A Comprehensive Privacy Calculus Model – The Case of Smartphones
Associate Dean for Research
Ted Rogers School of Information Technology Management
Friday, Nov 20
10 – 11 am | Zoom
(send an email to firstname.lastname@example.org to get the Zoom link)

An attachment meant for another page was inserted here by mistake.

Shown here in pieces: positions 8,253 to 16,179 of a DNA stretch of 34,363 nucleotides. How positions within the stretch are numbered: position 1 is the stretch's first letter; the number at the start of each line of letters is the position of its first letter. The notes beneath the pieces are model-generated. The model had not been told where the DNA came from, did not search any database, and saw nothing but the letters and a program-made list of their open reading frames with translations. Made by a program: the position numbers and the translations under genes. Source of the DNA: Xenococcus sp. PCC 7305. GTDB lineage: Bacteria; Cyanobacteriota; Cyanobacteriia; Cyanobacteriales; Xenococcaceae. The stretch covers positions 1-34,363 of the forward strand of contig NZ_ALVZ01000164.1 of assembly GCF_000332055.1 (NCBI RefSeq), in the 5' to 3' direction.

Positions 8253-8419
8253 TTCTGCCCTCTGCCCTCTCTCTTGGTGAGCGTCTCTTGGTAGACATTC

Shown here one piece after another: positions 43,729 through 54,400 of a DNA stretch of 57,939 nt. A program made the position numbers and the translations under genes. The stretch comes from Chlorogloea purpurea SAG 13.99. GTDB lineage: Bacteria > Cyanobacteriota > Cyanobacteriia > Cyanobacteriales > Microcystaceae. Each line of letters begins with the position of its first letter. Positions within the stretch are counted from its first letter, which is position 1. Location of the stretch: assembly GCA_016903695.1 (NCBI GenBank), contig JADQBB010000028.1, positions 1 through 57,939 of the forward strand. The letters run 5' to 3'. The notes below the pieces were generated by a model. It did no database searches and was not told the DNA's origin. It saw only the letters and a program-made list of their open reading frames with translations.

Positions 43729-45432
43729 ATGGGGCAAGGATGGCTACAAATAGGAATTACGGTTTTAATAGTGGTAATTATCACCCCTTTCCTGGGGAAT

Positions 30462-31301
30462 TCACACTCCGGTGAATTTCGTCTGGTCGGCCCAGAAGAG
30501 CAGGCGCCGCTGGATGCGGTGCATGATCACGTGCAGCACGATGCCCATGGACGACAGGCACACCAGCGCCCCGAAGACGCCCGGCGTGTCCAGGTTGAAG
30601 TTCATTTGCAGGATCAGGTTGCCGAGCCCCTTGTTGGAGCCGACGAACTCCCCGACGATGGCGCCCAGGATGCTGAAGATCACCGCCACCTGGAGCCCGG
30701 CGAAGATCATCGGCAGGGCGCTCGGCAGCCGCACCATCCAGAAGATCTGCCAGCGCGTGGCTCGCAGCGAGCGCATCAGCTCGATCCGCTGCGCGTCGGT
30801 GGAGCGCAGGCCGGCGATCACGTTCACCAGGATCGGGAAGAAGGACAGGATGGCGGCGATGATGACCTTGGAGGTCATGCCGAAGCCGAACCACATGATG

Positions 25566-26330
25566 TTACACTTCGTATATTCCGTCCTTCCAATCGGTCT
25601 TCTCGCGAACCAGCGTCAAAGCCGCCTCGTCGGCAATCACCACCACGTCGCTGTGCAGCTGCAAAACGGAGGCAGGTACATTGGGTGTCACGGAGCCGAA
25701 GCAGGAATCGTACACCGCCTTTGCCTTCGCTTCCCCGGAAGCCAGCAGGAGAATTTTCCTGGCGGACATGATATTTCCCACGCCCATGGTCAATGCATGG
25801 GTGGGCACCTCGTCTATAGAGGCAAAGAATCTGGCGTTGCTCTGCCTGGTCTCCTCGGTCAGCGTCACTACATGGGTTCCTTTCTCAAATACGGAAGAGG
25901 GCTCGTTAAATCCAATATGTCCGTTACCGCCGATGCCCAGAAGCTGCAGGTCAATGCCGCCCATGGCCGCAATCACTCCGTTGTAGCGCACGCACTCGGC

Advances in data collection abilities, the rapid diffusion of smartphones, and recent large scale data breaches are causing consumers’ privacy awareness and concerns to rise. Privacy related literature contains several models such as the Privacy Calculus used to understand privacy behaviours and privacy concerns. The Privacy Calculus involves a rational decision making process whereby an individual engages in a cost-benefit analysis of competing beliefs to decide whether to disclose their personal information. The current research extends the original Privacy Calculus. Our model reflects a novel cost-benefit analysis of competing beliefs on smartphone privacy concerns. We extend this model with variables representing influencers and perceived protection. Overall six categories, composed of 14 variables, are considered for our comprehensive calculus model of privacy concerns: Benefits, Risks, External Influence, Internal Influence, External Protection, and Internal Protection. A survey instrument is distributed to 603 smartphone users to collect both quantitative and qualitative responses. Structured equation modeling (SEM) and a manual content analysis are employed to analyze the data. The quantitative results reveal that factors within the Benefit, Risk, Internal Protection and Internal Influence categories have significant impact on privacy concerns while the External Protection and External Influence categories do not. From the qualitative results, 12 core factors and 22 sub-factors are determined to influence smartphone privacy concerns. Overall, the novel theoretical model of calculus on privacy concerns extends the original privacy calculus for a more thorough and granular understanding of individuals’ conceptualization of privacy concerns and their subsequent intentions to disclose personal information. This research is timely as organizations need to balance their need for customer information with rapidly increasing privacy concerns. The findings have significant practical implications for other stakeholders such as smartphone developers, smartphone service providers, and government regulators.